Though luxury brands have already been making sneakers ever since the introduction of Gucci’s tennis shoes in 1984, Mr Porter buying-and-sales director Toby Bateman credits both Common Projects, which launched in Ny in 2004, and French label Lanvin with legitimizing the category. Lanvin’s slim-soled tennis-style sneaker having a patent leather toecap, introduced in 2006, moved the needle from the luxury world, he explained: “Everyone embraced it mainly because it was wearable. It didn’t appear to be you have been wearing running sneakers along with your suit or smart trousers. That led to a lot of other people entering the arena.”
That features folks you’d assume would sniff with the very idea of sneakers. Tom Ford-who launched his menswear label with stores staffed by butlers and uniformed maids-now makes several types of sneakers, which range from $790 to $1,090. This spring, venerable footwear brand Berluti also launched sneakers, all priced over $1,000, some in suede and others in the signature burnished patina leather.
Italian maker of the ne plus ultra in cashmere, Loro Piana, has low-key velvety suede running footwear for $925. “If I went back five years in time and believed to the guys at Loro Piana, ‘I predict in five years, you’ll use a suede athletic shoes,’ they will have laughed me out of your showroom,” said Mr Porter’s Mr. Bateman.
Now there’s a sneaker for every single man-regardless of his aesthetic. “You don’t have to be wearing a set of drop-crotch sweatpants to get wearing [designer] sneakers,” said Barneys’ Mr. Kalenderian. “You can use them with a gorgeous suit and search like a million bucks.”
Some, more controversially, even pair them with a tuxedo. Bally design director Pablo Coppola, who said he no more wears dress shoes at all, donned sneakers for this year’s Costume Institute Gala in the Metropolitan Museum of Art, arguably Manhattan’s most prominent social event. When in formal clothes, he explained, “wearing sneakers is actually a method of dressing it down somewhat.” Michael Schulson, Philadelphia-based chef and owner of restaurants Sampan and Graffiti Bar, 56dexppky advocates sneakers using a tux. “I use a black-tie event next week and I’ll probably wear some Lanvin’s or Cipher’s Parallax [style],” he explained. However, he added, “certain people can pull it well, certain people can’t. It’s not for all.”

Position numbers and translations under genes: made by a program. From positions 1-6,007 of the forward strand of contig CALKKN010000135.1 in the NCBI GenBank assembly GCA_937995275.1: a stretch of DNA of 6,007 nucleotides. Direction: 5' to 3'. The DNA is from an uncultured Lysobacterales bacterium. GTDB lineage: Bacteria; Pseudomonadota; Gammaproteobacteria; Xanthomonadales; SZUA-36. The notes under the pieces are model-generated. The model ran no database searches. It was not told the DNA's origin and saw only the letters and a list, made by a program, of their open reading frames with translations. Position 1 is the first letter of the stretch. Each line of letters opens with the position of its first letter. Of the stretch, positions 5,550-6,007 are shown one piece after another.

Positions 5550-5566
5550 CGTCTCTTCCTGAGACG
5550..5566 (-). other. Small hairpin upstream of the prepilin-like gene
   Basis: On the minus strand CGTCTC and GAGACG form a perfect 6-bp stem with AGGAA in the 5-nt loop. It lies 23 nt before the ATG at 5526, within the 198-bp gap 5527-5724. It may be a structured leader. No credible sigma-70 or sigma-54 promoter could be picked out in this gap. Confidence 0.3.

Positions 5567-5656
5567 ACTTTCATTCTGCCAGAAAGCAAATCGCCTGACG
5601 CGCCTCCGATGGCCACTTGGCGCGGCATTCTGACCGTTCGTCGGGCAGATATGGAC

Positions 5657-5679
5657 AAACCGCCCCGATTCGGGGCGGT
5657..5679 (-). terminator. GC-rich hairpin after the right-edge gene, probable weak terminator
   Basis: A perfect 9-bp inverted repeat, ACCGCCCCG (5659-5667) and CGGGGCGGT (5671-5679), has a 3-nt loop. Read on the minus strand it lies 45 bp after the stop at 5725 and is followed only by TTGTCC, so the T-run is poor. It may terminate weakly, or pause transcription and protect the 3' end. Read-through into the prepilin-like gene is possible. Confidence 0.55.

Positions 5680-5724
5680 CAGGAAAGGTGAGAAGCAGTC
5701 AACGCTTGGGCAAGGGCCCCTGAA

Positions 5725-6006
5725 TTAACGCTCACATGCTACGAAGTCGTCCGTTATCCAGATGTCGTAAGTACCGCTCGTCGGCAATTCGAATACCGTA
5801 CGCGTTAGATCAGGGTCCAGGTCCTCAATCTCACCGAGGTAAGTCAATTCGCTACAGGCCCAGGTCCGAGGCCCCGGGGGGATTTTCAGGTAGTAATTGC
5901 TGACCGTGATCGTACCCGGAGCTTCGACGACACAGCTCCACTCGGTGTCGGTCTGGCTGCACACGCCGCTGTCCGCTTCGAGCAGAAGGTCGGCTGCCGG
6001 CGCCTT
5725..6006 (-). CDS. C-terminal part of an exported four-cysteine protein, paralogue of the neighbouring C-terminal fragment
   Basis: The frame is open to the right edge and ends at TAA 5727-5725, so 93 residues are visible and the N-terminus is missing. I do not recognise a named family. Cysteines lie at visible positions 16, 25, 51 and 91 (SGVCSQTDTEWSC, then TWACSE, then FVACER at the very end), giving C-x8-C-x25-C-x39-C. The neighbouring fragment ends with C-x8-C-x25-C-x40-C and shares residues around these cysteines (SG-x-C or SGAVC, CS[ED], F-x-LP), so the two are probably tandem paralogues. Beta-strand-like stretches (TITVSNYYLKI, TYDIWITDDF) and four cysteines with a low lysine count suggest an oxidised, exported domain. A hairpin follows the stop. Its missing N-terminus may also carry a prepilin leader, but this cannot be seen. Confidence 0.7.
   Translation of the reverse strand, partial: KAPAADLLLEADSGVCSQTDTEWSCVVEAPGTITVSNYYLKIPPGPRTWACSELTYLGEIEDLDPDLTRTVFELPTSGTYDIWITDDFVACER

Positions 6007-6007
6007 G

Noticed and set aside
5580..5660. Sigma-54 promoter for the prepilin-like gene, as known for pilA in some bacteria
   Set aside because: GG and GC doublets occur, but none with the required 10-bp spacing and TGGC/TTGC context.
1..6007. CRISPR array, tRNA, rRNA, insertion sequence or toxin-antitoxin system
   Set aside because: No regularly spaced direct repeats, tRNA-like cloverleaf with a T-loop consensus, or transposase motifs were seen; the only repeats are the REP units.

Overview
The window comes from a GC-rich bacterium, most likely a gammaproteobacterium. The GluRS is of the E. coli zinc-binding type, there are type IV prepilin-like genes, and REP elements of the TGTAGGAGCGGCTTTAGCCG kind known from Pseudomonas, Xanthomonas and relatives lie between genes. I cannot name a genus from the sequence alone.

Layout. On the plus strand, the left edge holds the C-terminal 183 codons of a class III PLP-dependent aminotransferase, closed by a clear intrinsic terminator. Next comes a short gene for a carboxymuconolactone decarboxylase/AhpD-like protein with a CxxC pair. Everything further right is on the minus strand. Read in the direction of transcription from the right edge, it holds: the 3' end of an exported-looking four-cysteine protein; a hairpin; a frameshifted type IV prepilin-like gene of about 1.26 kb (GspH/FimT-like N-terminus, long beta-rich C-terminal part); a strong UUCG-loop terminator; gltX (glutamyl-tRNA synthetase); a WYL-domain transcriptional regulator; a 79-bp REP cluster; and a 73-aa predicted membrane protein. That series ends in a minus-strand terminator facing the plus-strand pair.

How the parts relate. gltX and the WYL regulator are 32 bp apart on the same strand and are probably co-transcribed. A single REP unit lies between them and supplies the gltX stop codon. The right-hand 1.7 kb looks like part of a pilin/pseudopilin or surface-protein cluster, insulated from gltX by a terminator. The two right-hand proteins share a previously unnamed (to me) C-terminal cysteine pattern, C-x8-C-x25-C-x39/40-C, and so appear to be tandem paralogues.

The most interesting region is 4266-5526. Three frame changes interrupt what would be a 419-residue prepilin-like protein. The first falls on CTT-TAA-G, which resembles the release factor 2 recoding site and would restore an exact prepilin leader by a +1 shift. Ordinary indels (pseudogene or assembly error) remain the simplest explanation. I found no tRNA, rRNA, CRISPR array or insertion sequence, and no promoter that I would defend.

To return to those galling prices, some men will argue that it’s ridiculous to spend, say, $545, for Saint Laurent’s SL/01 Court Classic sneakers, which look a good amount like Adidas’s classic Stan Smiths that cost around $75. But the majority designer sneakers are produced with Italian leather comparable to that utilized for dress shoes, hide that has a tendency to look more refined and keep going longer compared to leather of mass-market versions. And while they could take cues from more cost-effective styles by Nike or Adidas, their upgraded air provides them entree where cheaper sneakers wouldn’t dare tread.
Athletic brand “sneakers look so ragged after a number of weeks,” said King & Partners’ Mr. King. Designer versions feel nicer for prolonged, he added. “And they can make me look much more decked out, like I put more effort in than [just lacing on] a set of Converse.”
Will the designer sneaker trend soon use up all your steam? Perhaps. However if there’s an individual factor cementing its place in menswear, it’s comfort. “No matter what occurs with fashion,” said David Sills, men’s creative director at Hirshleifer’s department store in Manhasset, N.Y., “when a man wears sneakers and gets that measure of comfort and style, it’s very hard to get him back to shoes.”
Mr. Sills has put his money where his mouth is, recently unveiling an area from the store made of Carrera marble, steel and glass that’s dedicated to sneakers – “a temple towards the category,” he was quoted saying. And also the retailer himself has swapped his stiff-soled Aldens for some Yeezy Boosts, the sneakers from your high-end collaboration between Adidas and Kanye West. “You can wear them everywhere,” he was quoted saying. “Every restaurant, every event.”